The Africa e-Journal

President’s Message - March/April 2022 eJournal

As we conclude a busy March and April, our attention is focused on the need for U.S.-Africa public-private collaboration to strategically address the impact of the Ukraine war on Africa, its agricultural sector, and people. Recognizing the importance of this issue, CCA organized on April 20th an in-person event for the 2022 Africa Finance Forum on the sidelines of the World Bank spring meetings entitled “Disruptions in Global Agribusiness Supply Chains: Impact in Africa and Need for Collaborative Action.”

African countries, which continue to be impacted by the COVID pandemic, are now faced with another economic shock from the war in Ukraine. Increases in global commodity prices, and especially oil which rose above decade-long highs of more than $100 a barrel shortly after Russia invaded Ukraine on February 24, are inflicting heavy costs to many African governments, their agricultural sectors, farmers, and vulnerable food-dependent citizens. The conflict in Ukraine is severely impacting food security globally, and especially in many African countries that rely on key agricultural imports. Russia and Ukraine are among the top exporters of wheat (almost one-quarter of global wheat exports) as well as barley, sunflowers, and maize while Russia is a key producer of fertilizer. Hence, war-induced disruptions in the agricultural sector in Ukraine and heavy economic sanctions on Russia are raising the price of wheat, fertilizer, and other agricultural products.

Rising consumer prices are likely to impact the countries that are most heavily dependent on agricultural imports from Russia and Ukraine. African countries imported agricultural products worth $4 billion from Russia in 2020. Wheat accounted for nearly 90% of imports, while sunflower oil accounted for 6%. Egypt accounted for nearly half of these imports, followed by Sudan, Nigeria, Tanzania, Algeria, Kenya, and South Africa. Russia is the third largest exporter of potash, a key ingredient in fertilizer, after Canada and Belarus. That’s the difficult food import picture.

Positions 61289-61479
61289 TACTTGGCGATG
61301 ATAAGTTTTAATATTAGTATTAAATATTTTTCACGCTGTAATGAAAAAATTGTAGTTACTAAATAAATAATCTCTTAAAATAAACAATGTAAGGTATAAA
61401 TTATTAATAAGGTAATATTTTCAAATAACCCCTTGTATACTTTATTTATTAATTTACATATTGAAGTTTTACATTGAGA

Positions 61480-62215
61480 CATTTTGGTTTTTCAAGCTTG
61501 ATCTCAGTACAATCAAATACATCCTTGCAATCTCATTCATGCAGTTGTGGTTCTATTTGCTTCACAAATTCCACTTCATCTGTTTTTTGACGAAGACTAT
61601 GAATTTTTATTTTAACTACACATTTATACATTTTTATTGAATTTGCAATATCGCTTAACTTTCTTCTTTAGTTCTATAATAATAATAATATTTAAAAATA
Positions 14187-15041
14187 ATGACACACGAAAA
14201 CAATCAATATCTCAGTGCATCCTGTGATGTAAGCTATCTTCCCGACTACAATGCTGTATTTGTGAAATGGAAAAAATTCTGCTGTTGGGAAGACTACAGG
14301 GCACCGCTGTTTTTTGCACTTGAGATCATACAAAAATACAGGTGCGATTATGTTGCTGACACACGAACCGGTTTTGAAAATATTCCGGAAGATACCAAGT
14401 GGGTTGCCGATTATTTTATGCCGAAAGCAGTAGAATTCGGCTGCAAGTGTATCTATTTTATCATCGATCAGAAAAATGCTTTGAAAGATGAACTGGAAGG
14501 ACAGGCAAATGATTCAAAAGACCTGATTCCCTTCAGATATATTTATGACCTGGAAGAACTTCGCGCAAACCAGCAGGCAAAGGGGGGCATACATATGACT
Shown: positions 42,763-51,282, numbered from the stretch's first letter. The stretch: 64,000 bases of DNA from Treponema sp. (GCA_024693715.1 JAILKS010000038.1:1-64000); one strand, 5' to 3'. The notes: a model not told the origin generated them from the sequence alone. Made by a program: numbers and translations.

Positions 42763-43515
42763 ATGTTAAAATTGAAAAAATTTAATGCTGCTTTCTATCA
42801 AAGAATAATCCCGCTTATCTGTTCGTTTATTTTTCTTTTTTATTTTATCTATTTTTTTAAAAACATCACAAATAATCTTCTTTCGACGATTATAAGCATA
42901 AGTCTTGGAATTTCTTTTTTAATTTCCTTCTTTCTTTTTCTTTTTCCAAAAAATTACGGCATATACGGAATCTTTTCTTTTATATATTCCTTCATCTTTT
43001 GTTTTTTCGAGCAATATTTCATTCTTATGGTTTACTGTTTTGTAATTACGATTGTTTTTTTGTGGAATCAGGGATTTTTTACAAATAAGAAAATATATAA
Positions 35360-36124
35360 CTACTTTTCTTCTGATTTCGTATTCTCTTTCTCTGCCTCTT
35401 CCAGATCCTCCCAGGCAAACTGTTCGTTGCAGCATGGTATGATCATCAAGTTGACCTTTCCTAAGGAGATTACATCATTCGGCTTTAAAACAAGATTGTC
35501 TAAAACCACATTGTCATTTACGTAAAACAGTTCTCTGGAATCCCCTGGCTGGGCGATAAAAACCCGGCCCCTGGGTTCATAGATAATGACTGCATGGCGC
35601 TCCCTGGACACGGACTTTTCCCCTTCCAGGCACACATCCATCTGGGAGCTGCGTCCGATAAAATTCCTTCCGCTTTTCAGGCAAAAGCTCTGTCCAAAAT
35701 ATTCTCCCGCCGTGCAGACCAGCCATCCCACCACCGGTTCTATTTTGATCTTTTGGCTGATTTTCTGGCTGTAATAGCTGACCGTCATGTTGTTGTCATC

When we look at this issue from the internal lens of African farm productivity, we see that Africa’s hundreds of millions of smallholder farmers, who already face challenges in accessing and using the latest and best technology to increase productivity, are now being hit by additional challenges.

Fertilizer prices across Africa are rising rapidly and out of the reach of many African farmers. For example, in Kenya fertilizer prices have doubled from about $30 a bag last year to roughly $60 a bag today. Farmers in Kenya’s agricultural zones are complaining that this dramatic increase will significantly push up their production costs. Moreover, the hike in fuel prices will also impact the ability of African farmers to use farm machinery and transport, further reducing their ability to grow sufficient crops this year. This scenario playing out all across the continent will likely lead to smaller crop yields, further impacting food prices, food security, and could potentially fuel social and political tensions.

All this is happening at a time when countries in the East Africa and Horn regions are facing food insecurity due to low rainfall. The United Nations estimates that 20 million people in Ethiopia, Kenya, Somalia, and Djibouti face hunger due to the longest drought in four years, which has killed livestock and ruined harvests. There is a strong probability that the Russia-Ukraine conflict will have negative and long-lasting multiplier effects on African economies and impede their efforts to relaunch as most governments no longer have the fiscal space to retain or even expand their safety nets.

Despite these challenges, CCA has high hopes for 2022 and beyond. While AfCFTA implementation and phase 2 negotiations proceed on the African side, we also anticipate that the Biden Administration will set a path for a stronger, reenergized U.S.-Africa relationship – advancing the Prosper Africa Build Together Campaign and Build Back Better (B3) World projects in Africa, soon announcing an Africa national security strategy, launching a Digital Africa initiative, and making plans to host the Africa Leaders Summit (last held in 2014). On March 10, CCA was delighted to host Deputy Assistant Secretary of State Akunna Cook and Prosper Africa Acting Chief Operating Officer Leslie Marbury for a webinar entitled “Prosper Africa’s View from the Ground.” The event served as an opportunity to highlight their recent trip to Nigeria, Kenya, South Africa, and Namibia as part of the first in a series of Prosper Africa Economic Diplomacy tours led by the U.S. Department of State. Prosper Africa enables the U.S. Government to speak in one voice across 17 participating departments and agencies about our shared commitment to an economic partnership with countries across the African continent. Their visit focused on increasing U.S. investment in the creative industries, ICT and digital technologies, infrastructure, and energy. The delegation engaged with entrepreneurs, business leaders, and government officials to remove barriers to U.S. trade and investment, to drive transactions forward, and to promote market opportunities.